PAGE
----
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An excerpt from www.HouseOfNames.com archives copyright 2000 - 2016


The distinguished English surname Frech is thought to be derived from the Old English word "firhpe," meaning "frith, wood, woodland." Alternatively, it may be related to the Old English "freca," meaning "man, warrior."

Frech Early Origins



The surname Frech was first found in Somerset, where the Frech family was anciently seated as Lords of the Manor. After the Battle of Hastings in 1066, William, Duke of Normandy, having prevailed over King Harold, granted most of Britain to his many victorious Barons. It was not uncommon to find a Baron, or a Bishop, with 60 or more Lordships scattered throughout the country. These he gave to his sons, nephews and other junior lines of his family and they became known as under-tenants. They adopted the Norman system of surnames which identified the under-tenant with his holdings so as to distinguish him from the senior stem of the family. After many rebellious wars between his Barons, Duke William, commissioned a census of all England to determine in 1086, settling once and for all, who held which land. He called the census the Domesday Book, [1]CITATION[CLOSE]
Williams, Dr Ann. And G.H. Martin, Eds., Domesday Book A Complete Translation. London: Penguin, 1992. Print. (ISBN 0-141-00523-8)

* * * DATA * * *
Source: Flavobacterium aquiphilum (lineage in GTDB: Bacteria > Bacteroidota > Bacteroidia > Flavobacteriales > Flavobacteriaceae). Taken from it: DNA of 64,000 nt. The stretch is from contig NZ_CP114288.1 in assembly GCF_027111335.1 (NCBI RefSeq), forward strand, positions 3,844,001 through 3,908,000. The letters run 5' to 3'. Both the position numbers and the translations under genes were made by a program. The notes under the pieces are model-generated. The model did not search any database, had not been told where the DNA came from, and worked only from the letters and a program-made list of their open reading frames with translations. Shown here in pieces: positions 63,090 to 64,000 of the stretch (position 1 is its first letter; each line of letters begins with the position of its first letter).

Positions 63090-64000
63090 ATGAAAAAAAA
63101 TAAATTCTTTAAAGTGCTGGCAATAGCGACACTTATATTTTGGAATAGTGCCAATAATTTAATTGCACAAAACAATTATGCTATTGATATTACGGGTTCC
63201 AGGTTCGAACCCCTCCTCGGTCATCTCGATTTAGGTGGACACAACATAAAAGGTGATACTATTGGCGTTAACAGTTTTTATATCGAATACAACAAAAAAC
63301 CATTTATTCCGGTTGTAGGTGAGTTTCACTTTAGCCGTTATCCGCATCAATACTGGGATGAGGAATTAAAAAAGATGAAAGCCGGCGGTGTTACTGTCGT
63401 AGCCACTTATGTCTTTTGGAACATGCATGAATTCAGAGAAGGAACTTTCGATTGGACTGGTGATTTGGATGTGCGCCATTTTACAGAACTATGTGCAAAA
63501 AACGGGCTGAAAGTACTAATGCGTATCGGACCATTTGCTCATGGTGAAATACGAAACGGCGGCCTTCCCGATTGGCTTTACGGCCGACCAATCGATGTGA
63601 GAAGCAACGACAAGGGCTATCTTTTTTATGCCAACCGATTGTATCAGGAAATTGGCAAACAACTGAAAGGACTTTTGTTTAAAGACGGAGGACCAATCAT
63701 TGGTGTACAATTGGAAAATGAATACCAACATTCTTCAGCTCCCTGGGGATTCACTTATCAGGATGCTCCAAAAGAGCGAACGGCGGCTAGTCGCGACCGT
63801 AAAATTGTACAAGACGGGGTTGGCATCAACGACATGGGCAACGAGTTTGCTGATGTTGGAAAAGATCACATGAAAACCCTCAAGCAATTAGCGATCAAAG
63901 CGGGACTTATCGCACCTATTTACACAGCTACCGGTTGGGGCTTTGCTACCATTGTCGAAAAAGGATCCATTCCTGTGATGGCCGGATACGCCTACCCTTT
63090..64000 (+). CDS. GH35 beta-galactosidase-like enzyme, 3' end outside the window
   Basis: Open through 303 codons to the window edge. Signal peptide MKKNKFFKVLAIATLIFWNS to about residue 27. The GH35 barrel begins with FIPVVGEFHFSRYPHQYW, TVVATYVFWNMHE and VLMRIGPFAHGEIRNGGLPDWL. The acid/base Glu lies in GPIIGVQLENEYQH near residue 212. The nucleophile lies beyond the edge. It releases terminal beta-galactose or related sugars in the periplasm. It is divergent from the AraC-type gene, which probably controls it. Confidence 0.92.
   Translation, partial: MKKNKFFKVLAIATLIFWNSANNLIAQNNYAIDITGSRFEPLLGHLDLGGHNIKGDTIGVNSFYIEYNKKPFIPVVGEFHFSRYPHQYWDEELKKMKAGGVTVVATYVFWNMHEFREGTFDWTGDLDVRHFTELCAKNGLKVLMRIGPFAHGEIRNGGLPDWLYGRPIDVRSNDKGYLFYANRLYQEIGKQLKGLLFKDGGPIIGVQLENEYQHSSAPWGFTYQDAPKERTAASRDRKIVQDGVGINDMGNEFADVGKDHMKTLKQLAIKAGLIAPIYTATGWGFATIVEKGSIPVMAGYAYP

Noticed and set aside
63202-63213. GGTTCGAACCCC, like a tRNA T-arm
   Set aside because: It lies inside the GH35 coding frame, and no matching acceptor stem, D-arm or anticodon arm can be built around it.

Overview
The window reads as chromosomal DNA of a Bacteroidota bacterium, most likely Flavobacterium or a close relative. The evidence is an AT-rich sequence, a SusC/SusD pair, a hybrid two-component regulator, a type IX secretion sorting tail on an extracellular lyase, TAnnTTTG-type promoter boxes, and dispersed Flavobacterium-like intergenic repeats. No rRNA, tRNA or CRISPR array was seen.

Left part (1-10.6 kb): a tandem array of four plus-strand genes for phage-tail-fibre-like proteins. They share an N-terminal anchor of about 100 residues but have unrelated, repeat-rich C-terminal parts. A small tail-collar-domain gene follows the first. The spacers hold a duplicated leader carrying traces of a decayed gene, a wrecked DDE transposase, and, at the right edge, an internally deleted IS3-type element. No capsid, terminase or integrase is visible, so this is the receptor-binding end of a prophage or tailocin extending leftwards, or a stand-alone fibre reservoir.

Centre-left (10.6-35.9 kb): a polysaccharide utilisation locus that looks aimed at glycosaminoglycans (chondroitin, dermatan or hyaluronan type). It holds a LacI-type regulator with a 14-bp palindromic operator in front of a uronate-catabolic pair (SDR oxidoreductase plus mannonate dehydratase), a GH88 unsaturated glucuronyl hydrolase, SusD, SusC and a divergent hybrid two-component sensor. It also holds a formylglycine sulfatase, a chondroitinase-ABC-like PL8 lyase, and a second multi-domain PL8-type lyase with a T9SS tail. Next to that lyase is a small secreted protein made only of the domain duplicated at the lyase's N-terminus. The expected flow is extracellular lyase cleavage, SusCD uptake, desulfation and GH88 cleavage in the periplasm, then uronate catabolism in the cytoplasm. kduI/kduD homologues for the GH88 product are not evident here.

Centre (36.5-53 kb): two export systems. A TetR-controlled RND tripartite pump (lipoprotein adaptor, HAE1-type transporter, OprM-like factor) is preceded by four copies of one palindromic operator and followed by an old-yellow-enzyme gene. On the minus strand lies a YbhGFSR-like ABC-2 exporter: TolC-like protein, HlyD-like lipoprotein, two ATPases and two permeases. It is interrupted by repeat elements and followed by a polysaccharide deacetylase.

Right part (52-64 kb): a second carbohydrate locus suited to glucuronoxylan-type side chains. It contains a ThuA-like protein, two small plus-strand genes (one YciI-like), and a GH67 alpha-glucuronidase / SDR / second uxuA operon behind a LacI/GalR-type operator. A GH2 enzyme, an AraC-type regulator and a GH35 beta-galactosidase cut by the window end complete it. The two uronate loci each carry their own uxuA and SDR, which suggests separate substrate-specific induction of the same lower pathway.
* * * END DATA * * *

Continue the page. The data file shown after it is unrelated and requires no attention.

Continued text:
indicating that those holders registered would hold the land until the end of time. Hence, conjecturally, the surname is descended from the tenant of the lands of Breham, held by William de Mohun, a Norman Baron, who was recorded in the Domesday Book census of 1086. The village held 2 Mills, 300 sheep and 22 wild mares.

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Frech Spelling Variations


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Frech Spelling Variations



Anglo-Norman names are characterized by a multitude of spelling variations. When the Normans became the ruling people of England in the 11th century, they introduced a new language into a society where the main languages of Old and later Middle English had no definite spelling rules. These languages were more often spoken than written, so they blended freely with one another. Contributing to this mixing of tongues was the fact that medieval scribes spelled words according to sound, ensuring that a person's name would appear differently in nearly every document in which it was recorded. The name has been spelled Freake, Freke, Freyke, Freche, Frech, Fryke, Freek, Freak, Frake and many more.

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Frech Early History


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Frech Early History



This web page shows only a small excerpt of our Frech research. Another 229 words (16 lines of text) covering the years 1603, 1516, 1591, 1688, 1756, 1848, 1920, 1707, 1694, 1692, 1693, 1695, 1699, 1675, 1717, 1703, 1717 and 1797 are included under the topic Early Frech History in all our PDF Extended History products and printed products wherever possible.

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Frech Early Notables (pre 1700)


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Frech Early Notables (pre 1700)



Outstanding amongst the family at this time was Edmund Freke (also spelled Freake or Freak; c. 1516-1591), an English dean and bishop; John Freke (1688-1756), an English surgeon who...

Another 29 words (2 lines of text) are included under the topic Early Frech Notables in all our PDF Extended History products and printed products wherever possible.